(175b) Forces Between Micro-Bubbles in the Presence of Novel Responsive Peptide Surfactants
AIChE Annual Meeting
Monday, November 4, 2013 - 3:30pm to 3:45pm
Reversibly switchable surfactants are becoming increasingly important for controlling foam stability in many industrial applications because they can be recycled as foaming and antifoaming agents. Novel stimuli responsive peptide surfactants have been previously studied to classify the molecular confirmation at the air-water interface before and after switching. In this study, Atomic Force Microscopy (AFM) was used to correlate the peptide conformation to directly measured changes in colloidal interaction forces between immobilized air bubbles before and after switching(1). In addition the local surface tension of the micro-bubbles was measured from the AFM measurments as well. Results were compared to previous studies of macroscopic foam column stability using these peptides. Differences in foam stability and the AFM force measurements were apparent, highlighting variations in directly measured equilibrium colloidal interactions to macroscopic bulk behavior. These results help elucidate the connection between the switching mechanism of novel stimuli responsive peptide surfactants and their effect on colloidal scale interactions between bubbles.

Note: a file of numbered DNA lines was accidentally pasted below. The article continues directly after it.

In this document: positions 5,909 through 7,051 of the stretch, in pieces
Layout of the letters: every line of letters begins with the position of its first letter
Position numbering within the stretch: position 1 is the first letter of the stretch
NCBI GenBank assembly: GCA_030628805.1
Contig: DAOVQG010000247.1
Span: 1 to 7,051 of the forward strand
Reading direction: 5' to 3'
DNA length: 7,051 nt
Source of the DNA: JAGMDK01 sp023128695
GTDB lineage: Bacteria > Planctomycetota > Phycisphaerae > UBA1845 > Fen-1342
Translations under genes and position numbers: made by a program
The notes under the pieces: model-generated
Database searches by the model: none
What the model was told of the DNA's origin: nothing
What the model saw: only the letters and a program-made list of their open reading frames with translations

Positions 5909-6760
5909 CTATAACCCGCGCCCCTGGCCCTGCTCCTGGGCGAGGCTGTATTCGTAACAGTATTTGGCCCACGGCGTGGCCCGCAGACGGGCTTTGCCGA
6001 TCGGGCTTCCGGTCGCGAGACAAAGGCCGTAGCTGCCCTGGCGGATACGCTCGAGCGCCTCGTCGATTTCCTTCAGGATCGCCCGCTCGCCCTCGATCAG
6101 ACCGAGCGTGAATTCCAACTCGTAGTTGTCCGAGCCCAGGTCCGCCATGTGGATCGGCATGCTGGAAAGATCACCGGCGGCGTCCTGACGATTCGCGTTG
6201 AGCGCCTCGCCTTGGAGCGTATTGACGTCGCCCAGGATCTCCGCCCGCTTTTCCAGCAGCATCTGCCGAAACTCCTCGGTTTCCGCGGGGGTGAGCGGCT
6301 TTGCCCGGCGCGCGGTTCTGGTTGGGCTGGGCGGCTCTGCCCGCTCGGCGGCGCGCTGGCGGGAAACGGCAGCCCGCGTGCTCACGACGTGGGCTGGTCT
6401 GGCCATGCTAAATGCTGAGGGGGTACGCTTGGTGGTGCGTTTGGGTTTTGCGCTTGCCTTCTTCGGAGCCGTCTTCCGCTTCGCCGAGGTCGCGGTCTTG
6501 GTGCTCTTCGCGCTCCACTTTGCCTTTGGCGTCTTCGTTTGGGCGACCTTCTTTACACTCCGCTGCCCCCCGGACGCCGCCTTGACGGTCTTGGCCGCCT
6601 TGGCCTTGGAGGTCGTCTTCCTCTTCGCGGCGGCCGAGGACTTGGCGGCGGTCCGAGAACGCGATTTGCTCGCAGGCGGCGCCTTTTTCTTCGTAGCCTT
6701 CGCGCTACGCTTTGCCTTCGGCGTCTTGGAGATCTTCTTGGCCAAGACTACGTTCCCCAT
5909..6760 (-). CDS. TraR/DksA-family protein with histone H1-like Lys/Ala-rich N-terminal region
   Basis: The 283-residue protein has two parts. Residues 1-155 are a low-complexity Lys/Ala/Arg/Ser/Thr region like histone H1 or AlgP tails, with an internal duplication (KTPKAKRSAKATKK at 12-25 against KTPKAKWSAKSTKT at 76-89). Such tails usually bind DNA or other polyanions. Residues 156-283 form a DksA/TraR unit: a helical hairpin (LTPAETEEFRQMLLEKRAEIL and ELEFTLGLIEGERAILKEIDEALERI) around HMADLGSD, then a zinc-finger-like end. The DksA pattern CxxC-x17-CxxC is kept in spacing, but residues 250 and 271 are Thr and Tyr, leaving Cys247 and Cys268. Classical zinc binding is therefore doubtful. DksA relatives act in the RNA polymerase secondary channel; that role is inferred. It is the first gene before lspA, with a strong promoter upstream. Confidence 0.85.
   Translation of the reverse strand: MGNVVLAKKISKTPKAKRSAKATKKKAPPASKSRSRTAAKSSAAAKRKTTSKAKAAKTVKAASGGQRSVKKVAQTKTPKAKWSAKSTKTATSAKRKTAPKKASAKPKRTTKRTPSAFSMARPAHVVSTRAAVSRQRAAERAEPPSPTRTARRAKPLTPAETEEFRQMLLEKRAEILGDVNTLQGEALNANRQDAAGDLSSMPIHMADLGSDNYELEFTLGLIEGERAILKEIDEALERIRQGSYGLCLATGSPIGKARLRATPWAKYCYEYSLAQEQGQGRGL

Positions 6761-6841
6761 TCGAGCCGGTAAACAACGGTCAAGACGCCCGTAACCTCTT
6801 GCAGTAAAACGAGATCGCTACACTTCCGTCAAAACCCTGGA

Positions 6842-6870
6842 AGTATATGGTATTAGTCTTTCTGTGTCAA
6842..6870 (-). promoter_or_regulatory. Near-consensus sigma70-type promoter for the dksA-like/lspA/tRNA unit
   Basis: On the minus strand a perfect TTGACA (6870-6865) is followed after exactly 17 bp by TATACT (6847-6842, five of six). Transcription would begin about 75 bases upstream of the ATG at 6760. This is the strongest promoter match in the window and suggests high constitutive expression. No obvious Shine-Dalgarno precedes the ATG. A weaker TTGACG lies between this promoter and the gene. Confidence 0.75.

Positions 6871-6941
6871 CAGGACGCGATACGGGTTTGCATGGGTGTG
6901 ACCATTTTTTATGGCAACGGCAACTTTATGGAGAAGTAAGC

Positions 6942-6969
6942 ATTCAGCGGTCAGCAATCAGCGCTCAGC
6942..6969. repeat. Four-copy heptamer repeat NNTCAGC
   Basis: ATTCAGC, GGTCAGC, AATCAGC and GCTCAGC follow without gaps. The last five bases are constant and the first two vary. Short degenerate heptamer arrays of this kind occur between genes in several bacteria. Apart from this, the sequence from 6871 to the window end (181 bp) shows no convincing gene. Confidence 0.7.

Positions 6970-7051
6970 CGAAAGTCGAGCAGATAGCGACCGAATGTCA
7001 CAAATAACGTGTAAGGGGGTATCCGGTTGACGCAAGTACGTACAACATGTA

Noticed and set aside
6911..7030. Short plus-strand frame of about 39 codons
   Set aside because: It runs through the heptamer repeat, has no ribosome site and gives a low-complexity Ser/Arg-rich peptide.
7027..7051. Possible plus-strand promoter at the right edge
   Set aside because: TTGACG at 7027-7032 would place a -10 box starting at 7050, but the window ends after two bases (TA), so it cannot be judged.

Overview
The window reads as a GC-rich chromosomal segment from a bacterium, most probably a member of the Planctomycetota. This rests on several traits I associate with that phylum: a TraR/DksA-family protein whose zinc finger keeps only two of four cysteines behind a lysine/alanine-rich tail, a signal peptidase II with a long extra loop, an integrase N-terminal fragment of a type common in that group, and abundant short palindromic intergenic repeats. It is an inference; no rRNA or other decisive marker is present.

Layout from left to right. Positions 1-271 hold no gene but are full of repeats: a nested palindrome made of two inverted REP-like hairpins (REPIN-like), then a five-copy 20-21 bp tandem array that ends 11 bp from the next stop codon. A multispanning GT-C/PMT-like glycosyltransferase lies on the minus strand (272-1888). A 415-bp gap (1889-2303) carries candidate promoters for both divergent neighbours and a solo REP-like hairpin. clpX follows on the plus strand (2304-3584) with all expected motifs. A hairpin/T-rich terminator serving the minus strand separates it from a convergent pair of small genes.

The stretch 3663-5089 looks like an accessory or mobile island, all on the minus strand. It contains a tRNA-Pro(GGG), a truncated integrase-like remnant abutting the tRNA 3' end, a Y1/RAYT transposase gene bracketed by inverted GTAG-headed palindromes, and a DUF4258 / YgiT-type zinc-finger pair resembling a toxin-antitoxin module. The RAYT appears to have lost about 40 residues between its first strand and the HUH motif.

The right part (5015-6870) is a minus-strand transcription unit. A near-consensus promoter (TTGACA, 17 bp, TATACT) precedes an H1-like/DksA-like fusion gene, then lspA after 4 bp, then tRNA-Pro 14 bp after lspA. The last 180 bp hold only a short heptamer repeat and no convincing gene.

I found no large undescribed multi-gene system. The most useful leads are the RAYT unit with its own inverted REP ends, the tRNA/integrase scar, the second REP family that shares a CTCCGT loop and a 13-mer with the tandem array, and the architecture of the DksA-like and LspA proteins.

1. Balasuriya, Dagastine, Langmuir 2012, 28, 17230.